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The Advicer

My cousin is about to retire at 55. Meanwhile, my last financial adviser told me to pay off my mortgage, which was ‘not good advice.’ How can I get on track?

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Question: My cousin recently advised me that he had been working with a financial planner for years and is going to retire at 55. I live in the U.K. Is it advisable to hire a financial planner in the U.K. or do advisers in the U.S. work with international clients? When we looked for financial advice 2 years ago I was told to pay back my house and then look into financial planning, but I now think this is not good advice as I could be doing more to save money and live frugally. Help!

Answer: There are many nuances in financial planning around topics such as tax and estate planning. For those reasons, pros we spoke to said it was probably best to opt for a domestic financial adviser. (Readers who are looking for a U.S. financial adviser can use this free tool to get matched with an adviser who might meet their needs.)

“Most U.S. advisers are probably lacking in the rules pertaining to the U.K. by comparison to what they know in the U.S. That said, there may be some that specialize in clients that are residents in both nations,” says Joe Favorito, a certified financial planner at Landmark Wealth Management. 

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Working with someone in the same country you reside certainly has its benefits. “As someone who actually offers service across borders to clients outside the United States, I can tell you there is nothing like a planner who specializes in your country of residence because there are many different factors in each country like laws, taxes, pension plans and economic conditions,” says Alonso Rodriguez Segarra, a certified financial planner at Advise Financial.  “Therefore, having a well-versed specialist in these areas can be extremely beneficial.”

If you live in the U.K. full time and all of your financial life is centered there, American Private Wealth certified financial planner Kashif Ahmed says his advice is to seek someone local. “However, if you have assets and liabilities including any tax status in the U.S., you can work with a U.S.-based planner who has experience with clients in the U.K.,” says Ahmed.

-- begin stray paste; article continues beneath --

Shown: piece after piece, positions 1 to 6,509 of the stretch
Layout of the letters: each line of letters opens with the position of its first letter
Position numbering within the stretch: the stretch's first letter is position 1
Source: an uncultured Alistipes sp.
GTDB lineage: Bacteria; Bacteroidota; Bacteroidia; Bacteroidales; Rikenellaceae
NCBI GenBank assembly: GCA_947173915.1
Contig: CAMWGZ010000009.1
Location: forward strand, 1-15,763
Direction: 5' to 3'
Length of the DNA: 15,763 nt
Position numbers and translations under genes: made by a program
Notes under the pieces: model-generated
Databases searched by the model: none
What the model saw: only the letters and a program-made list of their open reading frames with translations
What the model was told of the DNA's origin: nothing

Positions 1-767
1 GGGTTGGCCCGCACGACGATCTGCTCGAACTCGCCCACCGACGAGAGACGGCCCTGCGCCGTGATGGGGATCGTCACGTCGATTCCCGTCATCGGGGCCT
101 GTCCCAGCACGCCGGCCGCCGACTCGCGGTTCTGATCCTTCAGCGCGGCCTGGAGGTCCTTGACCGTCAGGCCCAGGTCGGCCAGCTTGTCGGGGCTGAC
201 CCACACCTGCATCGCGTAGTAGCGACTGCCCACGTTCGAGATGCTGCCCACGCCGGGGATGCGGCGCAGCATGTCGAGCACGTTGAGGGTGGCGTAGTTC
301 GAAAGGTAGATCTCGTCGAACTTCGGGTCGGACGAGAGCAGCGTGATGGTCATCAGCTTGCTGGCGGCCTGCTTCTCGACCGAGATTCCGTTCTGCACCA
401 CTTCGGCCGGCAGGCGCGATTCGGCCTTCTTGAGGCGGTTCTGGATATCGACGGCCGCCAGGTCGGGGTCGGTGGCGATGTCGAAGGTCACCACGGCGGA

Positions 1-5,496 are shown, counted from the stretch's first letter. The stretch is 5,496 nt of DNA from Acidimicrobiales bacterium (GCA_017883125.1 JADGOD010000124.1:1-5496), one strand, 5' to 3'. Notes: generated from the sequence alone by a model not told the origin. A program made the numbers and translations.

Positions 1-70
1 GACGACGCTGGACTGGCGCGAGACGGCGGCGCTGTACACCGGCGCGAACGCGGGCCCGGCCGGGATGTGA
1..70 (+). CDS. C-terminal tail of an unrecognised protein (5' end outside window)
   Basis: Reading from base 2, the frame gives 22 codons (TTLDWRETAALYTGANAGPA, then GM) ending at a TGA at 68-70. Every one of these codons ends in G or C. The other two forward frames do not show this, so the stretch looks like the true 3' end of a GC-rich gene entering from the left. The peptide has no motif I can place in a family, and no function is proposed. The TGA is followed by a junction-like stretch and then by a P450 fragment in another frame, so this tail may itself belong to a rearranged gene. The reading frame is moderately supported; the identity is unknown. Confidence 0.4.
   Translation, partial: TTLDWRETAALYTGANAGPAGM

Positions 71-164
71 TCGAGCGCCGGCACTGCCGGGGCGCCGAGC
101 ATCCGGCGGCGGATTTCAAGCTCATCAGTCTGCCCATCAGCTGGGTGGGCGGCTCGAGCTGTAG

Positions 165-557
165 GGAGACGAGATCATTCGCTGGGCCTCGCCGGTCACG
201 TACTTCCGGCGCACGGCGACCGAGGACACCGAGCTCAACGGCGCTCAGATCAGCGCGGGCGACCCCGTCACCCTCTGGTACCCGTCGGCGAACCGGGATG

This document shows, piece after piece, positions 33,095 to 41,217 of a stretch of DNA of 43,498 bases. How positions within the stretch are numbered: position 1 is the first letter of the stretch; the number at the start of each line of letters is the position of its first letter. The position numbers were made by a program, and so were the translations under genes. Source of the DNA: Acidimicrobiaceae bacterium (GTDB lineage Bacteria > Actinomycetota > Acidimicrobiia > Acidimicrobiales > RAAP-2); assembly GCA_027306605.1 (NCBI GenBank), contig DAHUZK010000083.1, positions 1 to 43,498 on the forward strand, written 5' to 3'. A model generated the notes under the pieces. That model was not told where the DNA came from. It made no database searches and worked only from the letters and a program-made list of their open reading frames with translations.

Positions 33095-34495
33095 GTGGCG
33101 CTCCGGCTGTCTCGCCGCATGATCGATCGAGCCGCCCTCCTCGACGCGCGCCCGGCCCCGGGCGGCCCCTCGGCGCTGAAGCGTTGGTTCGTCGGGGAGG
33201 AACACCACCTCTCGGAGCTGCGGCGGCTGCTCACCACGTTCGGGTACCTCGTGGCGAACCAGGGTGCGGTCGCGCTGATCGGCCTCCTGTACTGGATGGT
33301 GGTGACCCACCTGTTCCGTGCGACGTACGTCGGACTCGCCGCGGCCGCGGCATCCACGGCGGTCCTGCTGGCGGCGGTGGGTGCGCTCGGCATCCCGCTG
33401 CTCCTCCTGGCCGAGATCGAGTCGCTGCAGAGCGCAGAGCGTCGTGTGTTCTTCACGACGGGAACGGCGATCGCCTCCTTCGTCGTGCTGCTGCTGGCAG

In addition to finding someone in the same country, you want to find an adviser who has experience planning for situations that are like yours. “Advisers in the U.K. are likely to be familiar with health and social benefits you have access to,” says Josh Trubow, a certified financial planner Sensible Financial. “Factoring in taxes is also important and someone who is local will have a better understanding of the tax laws in the U.K. than someone working in the U.S.”

To ensure you’re getting the most accurate advice with your finances, you’ll want to work with someone who has an understanding of your country’s laws, rules and regulations. “Because American CFPs will likely not be versed in U.K. tax code or retirement pension schemes, you should seek out a CFP in Great Britain,” says certified financial planner Jim Kinney at Financial Pathways. “Try the locator at to find someone near you.”

Was paying off your mortgage a bad idea?

Regarding paying off your home, you’ll want to consider what rate your mortgage is locked in at. While Favorito notes that he often prefers “to see retirees debt free into retirement for behavioral finance reasons,” he adds that “with the recent spike in rates, it’s tough to tell someone with a 2.5%, 30-year mortgage rate to pay that off when they can get 5.25% sitting in cash or CDs. Much of that answer depends on opportunity costs and what you might otherwise do with the money.”

In fact, Ahmed says, “Deciding whether to pay back the house is part of the planning process … It’s quite often possible to pursue several planning needs at the same time and it might even be necessary.”

If you’re disciplined enough not to spend your money and maintain a sound savings strategy, Favorito adds that the delta between cash and many mortgage rates locked in during recent years is sizable enough not to pay down that debt.

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